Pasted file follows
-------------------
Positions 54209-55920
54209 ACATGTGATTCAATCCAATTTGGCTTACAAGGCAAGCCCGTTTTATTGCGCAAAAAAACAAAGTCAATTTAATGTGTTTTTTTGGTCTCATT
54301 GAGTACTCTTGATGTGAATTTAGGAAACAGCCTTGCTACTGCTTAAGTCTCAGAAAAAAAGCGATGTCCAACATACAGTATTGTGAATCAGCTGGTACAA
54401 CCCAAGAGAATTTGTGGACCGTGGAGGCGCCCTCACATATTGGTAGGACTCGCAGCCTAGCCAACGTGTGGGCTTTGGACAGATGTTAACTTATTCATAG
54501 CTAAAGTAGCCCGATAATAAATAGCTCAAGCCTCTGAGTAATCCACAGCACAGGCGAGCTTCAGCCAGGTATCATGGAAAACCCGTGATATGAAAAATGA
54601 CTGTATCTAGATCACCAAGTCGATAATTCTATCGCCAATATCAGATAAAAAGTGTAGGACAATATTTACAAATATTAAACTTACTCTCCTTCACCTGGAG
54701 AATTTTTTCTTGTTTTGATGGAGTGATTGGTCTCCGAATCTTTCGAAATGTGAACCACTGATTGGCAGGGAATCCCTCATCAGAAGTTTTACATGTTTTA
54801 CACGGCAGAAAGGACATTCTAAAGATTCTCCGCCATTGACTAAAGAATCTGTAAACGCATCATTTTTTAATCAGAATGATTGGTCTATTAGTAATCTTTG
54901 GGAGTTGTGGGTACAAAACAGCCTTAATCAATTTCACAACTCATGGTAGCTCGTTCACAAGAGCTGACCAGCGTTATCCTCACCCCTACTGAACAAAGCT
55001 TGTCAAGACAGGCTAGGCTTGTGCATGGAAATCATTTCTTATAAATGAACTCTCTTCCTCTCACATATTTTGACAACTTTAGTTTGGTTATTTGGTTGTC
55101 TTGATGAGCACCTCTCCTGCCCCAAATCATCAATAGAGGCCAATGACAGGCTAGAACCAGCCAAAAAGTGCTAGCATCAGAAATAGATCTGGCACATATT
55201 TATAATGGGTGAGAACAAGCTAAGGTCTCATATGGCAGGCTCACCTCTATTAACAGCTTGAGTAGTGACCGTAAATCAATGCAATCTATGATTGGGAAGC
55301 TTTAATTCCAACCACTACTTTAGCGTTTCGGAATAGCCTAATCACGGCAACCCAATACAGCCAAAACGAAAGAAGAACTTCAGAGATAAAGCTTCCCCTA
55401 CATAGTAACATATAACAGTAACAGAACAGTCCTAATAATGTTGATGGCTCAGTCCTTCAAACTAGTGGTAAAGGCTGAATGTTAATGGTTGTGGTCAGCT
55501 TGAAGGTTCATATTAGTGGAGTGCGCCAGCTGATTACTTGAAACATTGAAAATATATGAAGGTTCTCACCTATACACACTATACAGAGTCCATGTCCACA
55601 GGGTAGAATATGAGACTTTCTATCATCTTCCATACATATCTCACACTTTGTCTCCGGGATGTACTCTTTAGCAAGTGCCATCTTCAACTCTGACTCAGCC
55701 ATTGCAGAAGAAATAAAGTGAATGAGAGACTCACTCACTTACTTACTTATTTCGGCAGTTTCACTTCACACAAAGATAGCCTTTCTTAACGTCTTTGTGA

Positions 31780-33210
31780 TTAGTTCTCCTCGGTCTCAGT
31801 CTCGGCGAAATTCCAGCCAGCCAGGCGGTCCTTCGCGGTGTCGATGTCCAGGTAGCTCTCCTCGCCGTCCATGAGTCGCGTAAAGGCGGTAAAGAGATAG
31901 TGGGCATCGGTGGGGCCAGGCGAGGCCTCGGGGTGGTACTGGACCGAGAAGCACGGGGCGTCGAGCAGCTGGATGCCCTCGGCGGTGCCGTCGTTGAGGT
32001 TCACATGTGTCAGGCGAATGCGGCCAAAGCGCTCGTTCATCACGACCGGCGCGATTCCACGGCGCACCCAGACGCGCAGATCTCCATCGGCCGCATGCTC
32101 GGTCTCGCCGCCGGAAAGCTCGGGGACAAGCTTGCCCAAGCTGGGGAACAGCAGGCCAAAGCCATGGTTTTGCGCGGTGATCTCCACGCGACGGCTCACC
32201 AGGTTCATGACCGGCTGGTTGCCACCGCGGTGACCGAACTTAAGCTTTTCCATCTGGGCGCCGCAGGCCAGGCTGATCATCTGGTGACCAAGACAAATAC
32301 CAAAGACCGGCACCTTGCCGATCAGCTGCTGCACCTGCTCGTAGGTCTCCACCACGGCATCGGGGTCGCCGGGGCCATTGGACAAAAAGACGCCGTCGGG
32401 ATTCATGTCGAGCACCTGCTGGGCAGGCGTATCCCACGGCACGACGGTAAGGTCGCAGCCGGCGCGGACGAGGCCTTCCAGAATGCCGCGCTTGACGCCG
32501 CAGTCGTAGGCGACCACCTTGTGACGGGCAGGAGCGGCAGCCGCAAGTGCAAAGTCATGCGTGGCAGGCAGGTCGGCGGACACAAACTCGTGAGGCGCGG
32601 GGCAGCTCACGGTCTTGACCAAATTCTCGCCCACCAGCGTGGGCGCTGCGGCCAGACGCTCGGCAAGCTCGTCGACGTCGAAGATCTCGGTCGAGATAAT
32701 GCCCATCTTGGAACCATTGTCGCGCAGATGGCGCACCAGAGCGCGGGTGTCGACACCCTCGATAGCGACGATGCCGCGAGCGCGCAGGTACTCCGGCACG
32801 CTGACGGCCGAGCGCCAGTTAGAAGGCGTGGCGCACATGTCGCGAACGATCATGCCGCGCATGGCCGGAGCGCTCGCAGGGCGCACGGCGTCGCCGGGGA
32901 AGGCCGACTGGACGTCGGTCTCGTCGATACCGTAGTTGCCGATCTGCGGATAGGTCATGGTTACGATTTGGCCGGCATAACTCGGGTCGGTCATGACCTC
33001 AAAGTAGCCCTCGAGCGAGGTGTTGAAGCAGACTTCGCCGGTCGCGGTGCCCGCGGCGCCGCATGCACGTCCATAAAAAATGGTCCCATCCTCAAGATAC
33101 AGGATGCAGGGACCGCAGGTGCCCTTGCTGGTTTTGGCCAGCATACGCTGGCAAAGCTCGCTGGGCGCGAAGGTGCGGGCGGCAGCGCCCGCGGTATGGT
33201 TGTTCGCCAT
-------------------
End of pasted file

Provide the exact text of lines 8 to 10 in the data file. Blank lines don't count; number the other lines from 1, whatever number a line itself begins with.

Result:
54801 CACGGCAGAAAGGACATTCTAAAGATTCTCCGCCATTGACTAAAGAATCTGTAAACGCATCATTTTTTAATCAGAATGATTGGTCTATTAGTAATCTTTG
54901 GGAGTTGTGGGTACAAAACAGCCTTAATCAATTTCACAACTCATGGTAGCTCGTTCACAAGAGCTGACCAGCGTTATCCTCACCCCTACTGAACAAAGCT
55001 TGTCAAGACAGGCTAGGCTTGTGCATGGAAATCATTTCTTATAAATGAACTCTCTTCCTCTCACATATTTTGACAACTTTAGTTTGGTTATTTGGTTGTC